The Civil War in Missouri was a time of great confusion, violence, and destruction. Although several major battles were fought in the state between Confederate and Union forces, much of the fighting in Missouri was an ugly form of terrorism carried out by loose bands of Missouri guerrillas, by Kansas "Jayhawkers," or by marauding patrols of Union soldiers. This irregular warfare provided a training ground for people like Jesse and Frank James who, after the war, used their newly learned skills to form an outlaw band that ultimately became known all over the world.
Jesse James and the Civil War in Missouri discusses the underlying causes of the Civil War as they relate to Missouri and reveals how the war helped create both the legend and the reality of Jesse James and his gang. Written in an accessible style, this valuable little book will be welcomed by anyone with an interest in the Civil War, the legend of Jesse James, or Missouri history.
Nation of Outlaws, State of Violence is the first extensive history of Cameroonian nationalism to consider the global and local influences that shaped the movement within the French and British Cameroons and beyond. Drawing on the archives of the United Nations, France, Great Britain, Ghana, and Cameroon, as well as oral sources, Nation of Outlaws, State of Violence chronicles the spread of the Union des populations du Cameroun (UPC) nationalist movement from the late 1940s into the first postcolonial decade. It shows how, in the French and British Cameroon territories administered as UN Trusteeships after the Second World War, notions of international human rights, the promise of Third World independence, Pan-African federation, and national citizenship blended with local political and spiritual practices that resurfaced as the period of European rule came to a close. After French and British administrators banned the party in the mid-1950s, UPC nationalists adopted violence as a revolutionary strategy. In the 1960s, the nationalist vision disintegrated. The postcolonial regime labeled UPC nationalists “outlaws” and rounded them up for imprisonment or execution as the state shifted to single-party rule in 1966.
Nation of Outlaws, State of Violence traces the connection between local and transregional politics in the age of Africa’s decolonization and the early decades of the Cold War. Rather than stop at official independence as most conventional histories of African nationalist movements do, this book considers postindependence events as crucial to the history of Cameroonian nationalism and to an understanding of the postcolonial government that came to power on 1 January 1960. While the history of the UPC is a story that ends with the party’s failure to gain access to political power with independence, it is also a story of the postcolonial state’s failure to become a nation.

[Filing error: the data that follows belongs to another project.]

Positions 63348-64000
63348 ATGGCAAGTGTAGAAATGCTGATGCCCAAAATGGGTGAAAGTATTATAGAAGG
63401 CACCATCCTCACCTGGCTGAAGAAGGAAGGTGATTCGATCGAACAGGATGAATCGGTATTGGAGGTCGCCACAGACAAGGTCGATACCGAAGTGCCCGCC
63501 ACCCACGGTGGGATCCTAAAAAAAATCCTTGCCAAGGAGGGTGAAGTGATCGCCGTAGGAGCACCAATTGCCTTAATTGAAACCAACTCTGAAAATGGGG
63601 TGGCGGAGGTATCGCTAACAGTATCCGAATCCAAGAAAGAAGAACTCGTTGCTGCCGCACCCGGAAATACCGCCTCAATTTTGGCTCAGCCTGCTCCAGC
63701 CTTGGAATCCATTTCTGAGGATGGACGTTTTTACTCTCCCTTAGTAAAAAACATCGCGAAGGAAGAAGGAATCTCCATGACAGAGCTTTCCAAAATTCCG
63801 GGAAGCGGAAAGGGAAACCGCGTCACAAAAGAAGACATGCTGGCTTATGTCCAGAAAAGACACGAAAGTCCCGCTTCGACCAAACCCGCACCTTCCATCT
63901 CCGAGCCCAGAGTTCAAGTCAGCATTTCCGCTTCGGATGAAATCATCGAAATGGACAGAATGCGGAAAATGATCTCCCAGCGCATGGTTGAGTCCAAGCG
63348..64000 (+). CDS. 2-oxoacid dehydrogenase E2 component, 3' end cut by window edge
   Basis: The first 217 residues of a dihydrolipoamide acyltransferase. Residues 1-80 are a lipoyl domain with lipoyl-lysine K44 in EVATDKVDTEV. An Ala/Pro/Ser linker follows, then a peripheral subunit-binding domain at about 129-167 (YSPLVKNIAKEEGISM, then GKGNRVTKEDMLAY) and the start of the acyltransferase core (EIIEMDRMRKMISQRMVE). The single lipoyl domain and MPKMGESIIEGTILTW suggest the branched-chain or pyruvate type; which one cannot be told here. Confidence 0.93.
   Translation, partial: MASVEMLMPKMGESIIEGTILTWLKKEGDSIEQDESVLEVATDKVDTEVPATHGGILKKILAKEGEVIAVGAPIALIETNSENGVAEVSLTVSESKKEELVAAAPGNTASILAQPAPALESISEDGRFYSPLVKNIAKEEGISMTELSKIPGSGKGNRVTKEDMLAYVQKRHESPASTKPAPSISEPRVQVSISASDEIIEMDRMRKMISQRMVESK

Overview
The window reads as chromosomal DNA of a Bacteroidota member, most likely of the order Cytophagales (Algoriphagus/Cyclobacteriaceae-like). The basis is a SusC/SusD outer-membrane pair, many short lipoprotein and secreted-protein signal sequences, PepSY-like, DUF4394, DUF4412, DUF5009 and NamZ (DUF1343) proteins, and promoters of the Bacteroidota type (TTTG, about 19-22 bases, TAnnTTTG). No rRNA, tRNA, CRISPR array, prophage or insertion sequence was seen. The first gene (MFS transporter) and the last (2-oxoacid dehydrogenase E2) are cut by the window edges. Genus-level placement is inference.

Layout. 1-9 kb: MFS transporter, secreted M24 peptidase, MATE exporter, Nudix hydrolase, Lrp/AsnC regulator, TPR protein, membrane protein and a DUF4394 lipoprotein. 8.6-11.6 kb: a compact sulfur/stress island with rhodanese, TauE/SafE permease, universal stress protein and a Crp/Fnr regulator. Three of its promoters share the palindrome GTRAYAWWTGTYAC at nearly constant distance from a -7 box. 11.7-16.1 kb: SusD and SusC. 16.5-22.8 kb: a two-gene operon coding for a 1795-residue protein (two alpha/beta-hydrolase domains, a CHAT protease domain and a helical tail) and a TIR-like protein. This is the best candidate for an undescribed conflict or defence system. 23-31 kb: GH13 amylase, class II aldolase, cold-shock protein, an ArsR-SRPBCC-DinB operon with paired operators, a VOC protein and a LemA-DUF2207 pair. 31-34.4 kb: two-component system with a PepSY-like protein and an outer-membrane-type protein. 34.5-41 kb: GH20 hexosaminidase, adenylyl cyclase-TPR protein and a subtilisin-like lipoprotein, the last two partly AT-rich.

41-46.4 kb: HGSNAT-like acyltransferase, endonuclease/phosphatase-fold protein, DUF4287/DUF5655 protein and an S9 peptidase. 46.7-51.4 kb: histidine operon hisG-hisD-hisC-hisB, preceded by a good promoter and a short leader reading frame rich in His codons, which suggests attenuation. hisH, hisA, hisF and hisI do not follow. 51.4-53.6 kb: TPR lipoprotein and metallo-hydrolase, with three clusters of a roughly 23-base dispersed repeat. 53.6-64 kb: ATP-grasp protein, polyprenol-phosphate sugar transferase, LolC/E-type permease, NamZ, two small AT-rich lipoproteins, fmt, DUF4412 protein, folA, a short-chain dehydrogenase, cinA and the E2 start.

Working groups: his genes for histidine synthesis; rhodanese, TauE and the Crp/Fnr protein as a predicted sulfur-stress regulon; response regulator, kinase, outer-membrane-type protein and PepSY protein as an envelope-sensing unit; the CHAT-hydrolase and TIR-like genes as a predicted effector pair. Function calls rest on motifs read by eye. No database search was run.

Exceptionally rare and valued by book collectors, Otto A. Rothert’s riveting saga of the outlaws and scoundrels of Cave-in-Rock chronicles the adventures of an audacious cast of river pirates and highwaymen who operated in and around the famous Ohio River cavern from 1795 through 1820 (adventures featured in Disney’s Davy Crockett and the film How the West Was Won). Once sporting the enticing sign "Liquor Vault and House for Entertainment," this beautiful cavern location decoyed the unsuspecting by offering a venue for food, drink, and rest.
Compellingly lively, The Outlaws of Cave-in-Rock is nonetheless the work of a scholar, a historian who documents his findings and leaves a detailed bibliographical trail. Presenting many eyewitness accounts, Rothert supplies the lore and legend of the colorful villains of Cave-in-Rock. Always maintaining the difference between stories he tells with historical authority and those that are pure speculation, Rothert provides both a fascinating narrative and a valuable regional history.